Healthy Growth of International Tourism in First Half of 2011- UNWTO

Following the decline registered in 2009, one of the most challenging years for international tourism in decades, the sector rebounded strongly in 2010. International tourist arrivals were up 6.6% to 940 million and international tourism receipts grew by 4.7% in real terms to reach US$ 919 billion (euro 693 billion).

International tourism grew by almost 5% in the first half of 2011 totalling a new record of 440 million arrivals. Results confirm that, in spite of multiple challenges, international tourism continues to consolidate the return to growth initiated in 2010.

Advanced economies grow faster than expected

International tourist arrivals are estimated to have grown by 4.5% in the first half of 2011, consolidating the 6.6% increase registered in 2010. Between January and June of this year, the total number of arrivals reached 440 million, 19 million more than in the same period of 2010.

Growth in advanced economies (+4.3%) has maintained strength and is closing the gap with emerging economies (+4.8%), which have been driving international tourism growth in recent years. This trend reflects the decreases registered in the Middle East and North Africa, as well as a slight slowdown in the growth of some Asian destinations following a very strong 2010.

“The sustained growth registered in tourism demand in such challenging times clearly makes the case for the sector and reinforces our call to consider tourism as a priority in national policies. Tourism can play a key role in terms of economic growth and development, particularly at a moment when many economies, for the most part in Europe and North America, struggle for recovery and job creation,” said UNWTO Secretary-General, Taleb Rifai.

All world (sub)regions showed positive trends with the exception of the Middle East and North Africa. Results were better than expected in Europe (+6%), boosted by the recovery of Northern Europe (+7%) and Central and Eastern Europe (+9%), and the temporary redistribution of travel to destinations in Southern and Mediterranean Europe (+7%) due to developments in North Africa (-13%) and the Middle East (-11%). Sub-Saharan Africa (+9%) continued to perform soundly.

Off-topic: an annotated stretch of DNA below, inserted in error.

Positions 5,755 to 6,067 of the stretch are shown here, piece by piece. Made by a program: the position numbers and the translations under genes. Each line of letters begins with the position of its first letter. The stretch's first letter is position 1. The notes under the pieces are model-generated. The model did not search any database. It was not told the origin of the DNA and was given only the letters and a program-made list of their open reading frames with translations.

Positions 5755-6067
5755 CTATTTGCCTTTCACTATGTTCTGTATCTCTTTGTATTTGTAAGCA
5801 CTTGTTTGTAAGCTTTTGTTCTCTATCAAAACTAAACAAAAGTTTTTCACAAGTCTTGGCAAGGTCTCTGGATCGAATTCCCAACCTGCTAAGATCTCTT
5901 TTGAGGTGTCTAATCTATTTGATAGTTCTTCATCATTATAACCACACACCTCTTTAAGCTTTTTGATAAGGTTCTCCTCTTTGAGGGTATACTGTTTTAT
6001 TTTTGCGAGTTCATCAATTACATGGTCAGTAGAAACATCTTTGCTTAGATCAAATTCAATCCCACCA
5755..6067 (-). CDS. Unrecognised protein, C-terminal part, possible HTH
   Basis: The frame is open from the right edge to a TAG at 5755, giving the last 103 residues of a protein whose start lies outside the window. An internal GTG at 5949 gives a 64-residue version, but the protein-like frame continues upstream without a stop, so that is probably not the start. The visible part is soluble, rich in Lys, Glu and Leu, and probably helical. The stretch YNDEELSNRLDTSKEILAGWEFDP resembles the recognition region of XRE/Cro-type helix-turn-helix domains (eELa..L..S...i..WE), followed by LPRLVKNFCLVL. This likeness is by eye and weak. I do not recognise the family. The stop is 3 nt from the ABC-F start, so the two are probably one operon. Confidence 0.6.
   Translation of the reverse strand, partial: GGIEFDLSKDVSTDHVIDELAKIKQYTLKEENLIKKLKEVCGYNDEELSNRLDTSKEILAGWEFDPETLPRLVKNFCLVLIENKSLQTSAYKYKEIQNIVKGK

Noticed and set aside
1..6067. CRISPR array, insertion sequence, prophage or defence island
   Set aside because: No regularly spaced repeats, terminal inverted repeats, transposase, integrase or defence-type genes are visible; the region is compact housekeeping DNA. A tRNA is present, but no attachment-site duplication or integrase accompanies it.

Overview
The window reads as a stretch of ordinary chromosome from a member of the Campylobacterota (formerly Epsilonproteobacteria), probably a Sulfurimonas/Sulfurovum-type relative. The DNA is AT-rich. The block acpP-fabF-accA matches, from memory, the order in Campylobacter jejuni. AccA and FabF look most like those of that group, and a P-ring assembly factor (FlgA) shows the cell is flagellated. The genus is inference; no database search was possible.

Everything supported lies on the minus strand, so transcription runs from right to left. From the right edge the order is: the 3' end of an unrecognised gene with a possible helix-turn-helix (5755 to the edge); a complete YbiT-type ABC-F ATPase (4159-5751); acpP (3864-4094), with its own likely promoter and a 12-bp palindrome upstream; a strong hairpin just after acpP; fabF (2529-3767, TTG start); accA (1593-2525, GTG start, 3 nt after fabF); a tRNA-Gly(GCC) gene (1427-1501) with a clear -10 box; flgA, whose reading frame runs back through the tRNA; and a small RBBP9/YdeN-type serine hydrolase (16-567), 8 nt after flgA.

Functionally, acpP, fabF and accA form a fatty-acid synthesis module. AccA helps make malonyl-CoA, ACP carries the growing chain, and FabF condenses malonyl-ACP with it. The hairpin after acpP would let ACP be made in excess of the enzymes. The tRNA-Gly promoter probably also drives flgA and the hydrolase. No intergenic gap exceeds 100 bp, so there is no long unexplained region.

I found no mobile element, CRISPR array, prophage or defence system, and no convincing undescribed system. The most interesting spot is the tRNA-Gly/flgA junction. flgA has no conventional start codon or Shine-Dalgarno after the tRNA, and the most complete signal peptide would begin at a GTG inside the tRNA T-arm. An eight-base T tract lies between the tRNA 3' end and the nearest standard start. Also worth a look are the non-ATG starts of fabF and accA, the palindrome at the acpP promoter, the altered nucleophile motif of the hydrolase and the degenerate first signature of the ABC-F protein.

The Americas (+6%) was slightly above the world average, with remarkably strong results for South America (+15%). Asia and the Pacific grew at a comparatively slower pace of 5%, but this more than consolidates its 13% bumper growth of 2010.

Results from recent months show that destinations such as Egypt, Tunisia or Japan are seeing declines in demand clearly reverting. “We are very encouraged to see demand picking up in such important tourism destinations and call for continued support to these countries which are today fully ready to receive travellers from all over the world,” added Mr. Rifai.

Continued growth and increasing uncertainty

So far, the growth of international tourism arrivals is very much in line with the initial forecast issued by UNWTO at the beginning of 2011, 4% to 5%, for the full year 2011, a rate slightly above the 4% long-term average.

As international tourism receipts were more affected by the 2008-2009 crisis and recovered somewhat slower than arrivals in 2010, this year should also see their further improvement.

Following an encouraging first half of 2011, growth in the remainder of the year is expected to soften somewhat as recent months have brought increased uncertainty, hampering business and consumer confidence.

“We must remain cautious as the global economy is showing signs of increased volatility,” said Mr. Rifai. “Many advanced economies still face risks posed by weak growth, fiscal problems and persistently high unemployment. Simultaneously, signs of overheating have become apparent in some emerging economies. Restoring sustained and balanced economic growth remains a major task”.

For the full report :

UNWTO World Tourism Barometer (Advance Release): International Tourism 2010: Multi-speed recovery

International tourism recovered strongly in 2010 according to the Advance Release of the UNWTO World Tourism Barometer. International tourist arrivals were up by almost 7% to 935 million, following the 4% decline in 2009 – the year hardest hit by the global economic crisis. The vast majority of destinations worldwide posted positive figures, sufficient to offset recent losses or bring them close to this target. However, recovery came at different speeds and was primarily driven by emerging economies.

Multi-speed recovery for international tourism in 2010